African traditional religion and human security in Ghana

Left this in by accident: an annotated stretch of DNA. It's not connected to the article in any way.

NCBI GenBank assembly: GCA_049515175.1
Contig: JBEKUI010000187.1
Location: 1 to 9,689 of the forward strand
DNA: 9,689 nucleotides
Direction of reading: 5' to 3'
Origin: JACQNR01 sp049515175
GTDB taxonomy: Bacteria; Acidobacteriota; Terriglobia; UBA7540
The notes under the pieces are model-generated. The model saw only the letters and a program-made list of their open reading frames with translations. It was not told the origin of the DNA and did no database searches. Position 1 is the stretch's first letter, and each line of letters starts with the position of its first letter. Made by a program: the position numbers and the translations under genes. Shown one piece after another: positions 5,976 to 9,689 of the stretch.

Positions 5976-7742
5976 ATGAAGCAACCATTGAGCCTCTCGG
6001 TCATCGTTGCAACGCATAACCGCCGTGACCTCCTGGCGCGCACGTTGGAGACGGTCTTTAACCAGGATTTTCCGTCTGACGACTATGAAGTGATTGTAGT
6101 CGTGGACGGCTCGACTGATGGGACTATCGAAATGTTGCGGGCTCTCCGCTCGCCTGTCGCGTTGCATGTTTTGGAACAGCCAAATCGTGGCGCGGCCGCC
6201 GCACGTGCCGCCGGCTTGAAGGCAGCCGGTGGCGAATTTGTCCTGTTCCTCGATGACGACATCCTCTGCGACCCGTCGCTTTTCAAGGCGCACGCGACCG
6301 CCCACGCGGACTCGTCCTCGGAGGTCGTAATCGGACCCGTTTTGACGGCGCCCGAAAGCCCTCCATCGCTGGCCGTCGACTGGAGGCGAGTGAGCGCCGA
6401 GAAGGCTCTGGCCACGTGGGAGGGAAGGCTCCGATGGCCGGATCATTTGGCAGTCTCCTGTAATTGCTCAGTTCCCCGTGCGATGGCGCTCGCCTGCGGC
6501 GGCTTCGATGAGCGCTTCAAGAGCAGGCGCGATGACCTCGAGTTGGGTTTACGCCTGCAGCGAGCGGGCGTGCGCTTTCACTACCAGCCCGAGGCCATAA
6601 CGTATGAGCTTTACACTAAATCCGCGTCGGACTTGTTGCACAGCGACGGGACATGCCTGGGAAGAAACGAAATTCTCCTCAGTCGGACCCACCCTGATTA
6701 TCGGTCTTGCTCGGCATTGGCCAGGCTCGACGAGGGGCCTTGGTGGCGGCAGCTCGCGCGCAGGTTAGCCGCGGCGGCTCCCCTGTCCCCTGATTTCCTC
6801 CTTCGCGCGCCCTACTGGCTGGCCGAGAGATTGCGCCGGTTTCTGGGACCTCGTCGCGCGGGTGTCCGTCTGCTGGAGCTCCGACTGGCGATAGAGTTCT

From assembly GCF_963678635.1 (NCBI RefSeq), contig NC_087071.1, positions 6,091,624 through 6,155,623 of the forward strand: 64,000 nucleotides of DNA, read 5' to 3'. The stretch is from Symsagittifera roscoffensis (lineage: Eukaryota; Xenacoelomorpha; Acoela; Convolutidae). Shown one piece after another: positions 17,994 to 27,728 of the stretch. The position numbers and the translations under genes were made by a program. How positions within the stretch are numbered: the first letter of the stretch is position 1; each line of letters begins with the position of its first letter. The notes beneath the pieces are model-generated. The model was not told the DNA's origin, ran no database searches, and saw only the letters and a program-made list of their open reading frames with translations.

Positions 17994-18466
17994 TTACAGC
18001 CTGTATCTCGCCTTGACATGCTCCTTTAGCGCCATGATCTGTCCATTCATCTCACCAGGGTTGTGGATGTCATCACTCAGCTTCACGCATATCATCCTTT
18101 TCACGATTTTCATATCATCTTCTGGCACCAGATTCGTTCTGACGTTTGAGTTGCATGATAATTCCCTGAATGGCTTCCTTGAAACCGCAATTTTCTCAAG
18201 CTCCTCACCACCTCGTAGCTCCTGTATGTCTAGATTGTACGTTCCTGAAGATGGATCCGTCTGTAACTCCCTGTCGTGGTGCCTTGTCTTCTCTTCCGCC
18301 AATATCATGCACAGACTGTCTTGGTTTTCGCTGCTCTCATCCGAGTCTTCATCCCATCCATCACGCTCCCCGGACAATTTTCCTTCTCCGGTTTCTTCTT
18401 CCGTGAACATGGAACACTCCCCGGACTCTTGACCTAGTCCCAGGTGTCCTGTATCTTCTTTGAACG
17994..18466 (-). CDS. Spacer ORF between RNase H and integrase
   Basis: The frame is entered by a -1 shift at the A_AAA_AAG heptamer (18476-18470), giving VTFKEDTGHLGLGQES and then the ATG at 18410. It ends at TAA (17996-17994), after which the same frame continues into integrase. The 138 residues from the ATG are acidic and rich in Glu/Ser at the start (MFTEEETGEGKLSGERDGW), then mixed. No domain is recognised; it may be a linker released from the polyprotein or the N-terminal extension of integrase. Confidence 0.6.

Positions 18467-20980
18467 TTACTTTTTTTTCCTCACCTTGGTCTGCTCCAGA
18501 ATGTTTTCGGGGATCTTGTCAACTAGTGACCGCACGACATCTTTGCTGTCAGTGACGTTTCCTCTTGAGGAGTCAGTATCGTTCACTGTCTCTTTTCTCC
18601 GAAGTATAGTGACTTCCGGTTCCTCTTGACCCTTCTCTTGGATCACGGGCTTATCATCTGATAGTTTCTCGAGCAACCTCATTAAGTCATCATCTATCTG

This chapter aims at examining the relationship between religion and human security in Ghana using the indigenous Ghanaian religion, officially known as African Traditional Religion, as a case study. It argues Religion and Human Security in Africa that ‘religion and security can be seen as playing complementary roles because religion is supposed to provide security for humanity in order for it to thrive’. The chapter refers to all human actions that are mediated by religion that can either positively or negatively affect human existential life. It seeks to stress that an individual’s security implies state security because a state is made up of individuals, and when the individuals within the state are secured it means that there is security in the entire state. The chapter discusses other factors, such as disregard for African Traditional Religion, usurpation of powers of the traditional rulers and the gradual collapse of the extended family system as issues that are militating against the role.